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  • Trends and latest findings

    Overall, we are seeing a gradual decline in the fringe benefits tax (FBT) gap estimate through the trend period. As shown in Table 1 below, the net gap has ranged between 26.8% and 21.2% over the four-year period between 2014–15 and 2017–18. The table shows the net revenue effect gap which accounts for the inherent deductibility of FBT by business.

    Table 1: Fringe benefits tax gap – 2014–15 to 2017–18

    Element

    2014–15

    2015–16

    2016–17

    2017–18

    Population

    832,330

    823,851

    845,328

    841,546

    Gross gap ($m)

    1,429

    1,607

    1,194

    1,058

    Amendments ($m)

    23

    23

    25

    23

    Net gap ($m)

    1,406

    1,584

    1,169

    1,035

    Tax paid ($m)

    4,163

    4,331

    4,150

    3,841

    Theoretical liability ($m)

    5,569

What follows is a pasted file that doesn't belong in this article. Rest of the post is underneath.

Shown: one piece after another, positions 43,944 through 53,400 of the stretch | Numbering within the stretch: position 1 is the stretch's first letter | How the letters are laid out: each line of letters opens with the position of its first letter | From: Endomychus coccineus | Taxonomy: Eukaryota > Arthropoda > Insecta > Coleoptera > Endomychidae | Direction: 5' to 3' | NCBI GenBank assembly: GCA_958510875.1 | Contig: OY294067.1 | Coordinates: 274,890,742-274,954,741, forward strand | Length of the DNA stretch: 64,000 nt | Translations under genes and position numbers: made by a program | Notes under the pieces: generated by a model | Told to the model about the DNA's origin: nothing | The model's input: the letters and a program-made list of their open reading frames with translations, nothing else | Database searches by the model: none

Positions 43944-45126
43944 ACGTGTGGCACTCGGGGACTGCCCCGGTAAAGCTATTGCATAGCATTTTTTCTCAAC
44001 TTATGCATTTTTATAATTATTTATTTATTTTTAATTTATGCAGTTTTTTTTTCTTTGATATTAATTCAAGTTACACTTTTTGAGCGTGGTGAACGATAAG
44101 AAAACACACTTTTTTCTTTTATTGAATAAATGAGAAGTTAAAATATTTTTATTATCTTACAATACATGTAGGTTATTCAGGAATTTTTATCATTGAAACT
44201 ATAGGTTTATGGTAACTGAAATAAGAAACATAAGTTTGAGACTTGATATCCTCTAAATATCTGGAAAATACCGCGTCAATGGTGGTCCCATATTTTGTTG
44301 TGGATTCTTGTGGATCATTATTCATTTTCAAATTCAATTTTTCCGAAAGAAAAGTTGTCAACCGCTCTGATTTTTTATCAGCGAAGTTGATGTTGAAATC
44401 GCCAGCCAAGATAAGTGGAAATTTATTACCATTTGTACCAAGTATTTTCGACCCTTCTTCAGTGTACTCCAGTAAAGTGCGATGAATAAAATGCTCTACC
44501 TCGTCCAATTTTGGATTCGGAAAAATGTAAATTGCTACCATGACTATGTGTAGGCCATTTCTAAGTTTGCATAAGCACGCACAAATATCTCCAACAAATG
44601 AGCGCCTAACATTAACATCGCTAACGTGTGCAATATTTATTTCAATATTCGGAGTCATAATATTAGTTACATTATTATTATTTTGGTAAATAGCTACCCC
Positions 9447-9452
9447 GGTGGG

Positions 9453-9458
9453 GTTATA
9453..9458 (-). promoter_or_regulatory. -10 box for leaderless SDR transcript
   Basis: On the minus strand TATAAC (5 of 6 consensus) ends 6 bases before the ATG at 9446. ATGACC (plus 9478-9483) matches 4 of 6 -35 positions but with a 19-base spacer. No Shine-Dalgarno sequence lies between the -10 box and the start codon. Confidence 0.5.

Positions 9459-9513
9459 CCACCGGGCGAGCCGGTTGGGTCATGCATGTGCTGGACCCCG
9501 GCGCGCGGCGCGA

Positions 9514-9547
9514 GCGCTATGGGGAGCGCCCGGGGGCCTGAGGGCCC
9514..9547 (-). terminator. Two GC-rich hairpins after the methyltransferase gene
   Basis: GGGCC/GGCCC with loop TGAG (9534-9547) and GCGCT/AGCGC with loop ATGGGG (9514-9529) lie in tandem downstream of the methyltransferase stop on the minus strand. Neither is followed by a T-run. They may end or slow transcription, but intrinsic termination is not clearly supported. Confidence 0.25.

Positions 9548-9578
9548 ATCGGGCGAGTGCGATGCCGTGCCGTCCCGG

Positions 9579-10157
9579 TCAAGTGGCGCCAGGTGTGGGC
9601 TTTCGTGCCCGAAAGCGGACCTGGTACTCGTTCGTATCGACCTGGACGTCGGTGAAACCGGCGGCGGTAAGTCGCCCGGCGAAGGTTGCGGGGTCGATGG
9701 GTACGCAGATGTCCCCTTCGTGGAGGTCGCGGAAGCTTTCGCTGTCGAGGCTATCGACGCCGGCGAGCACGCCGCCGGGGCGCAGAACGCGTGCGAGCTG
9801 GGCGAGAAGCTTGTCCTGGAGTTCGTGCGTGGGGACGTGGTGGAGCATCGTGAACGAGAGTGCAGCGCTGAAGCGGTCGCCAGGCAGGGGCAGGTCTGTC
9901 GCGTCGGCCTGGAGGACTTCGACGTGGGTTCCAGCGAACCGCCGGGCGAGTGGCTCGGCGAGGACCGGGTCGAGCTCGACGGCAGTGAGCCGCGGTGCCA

5,915

    5,319

    4,876

    Net revenue gross gap (%)

    25.7

    27.2

    22.5

    21.7

    Net revenue net gap (%)

    25.2

    26.8

    22.0

    21.2

    Figure 1 displays the trend in the gross and net income tax gap over the same period as a percentage.

    Figure 1: Chart showing the gross and net gap in percentage terms as outlined in Table 1.

    What's driving the gap

    Overall our estimate shows that the primary driver of gap estimate is employers not participating in the FBT system where they are providing benefits to employees.

    Of the non-compliance identified, almost a third of the adjustments resulted from a lack of awareness by either the employer or the tax agent. These made up around half of the dollar value of the total adjustments.

    This indicates that employers experience significant issues around understanding FBT law, and the relevant rules around calculating, reporting and paying FBT, as well as claiming concessions and exemptions.

    Our engagement insights further support this. We found that contact between tax agents and their clients in relation to FBT matters was often on an ad hoc basis. This is in comparison to the strong focus and regular communications around income tax and GST. Some employers appear to be reluctant to engage a tax agent to undertake work in relation to FBT, as they do not want to incur the additional cost of doing so.

    We also found common errors that were made by employers, for example, in relation to car fringe benefits, and which vehicles are exempt.

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      Last modified: 19 Oct 2020QC 64017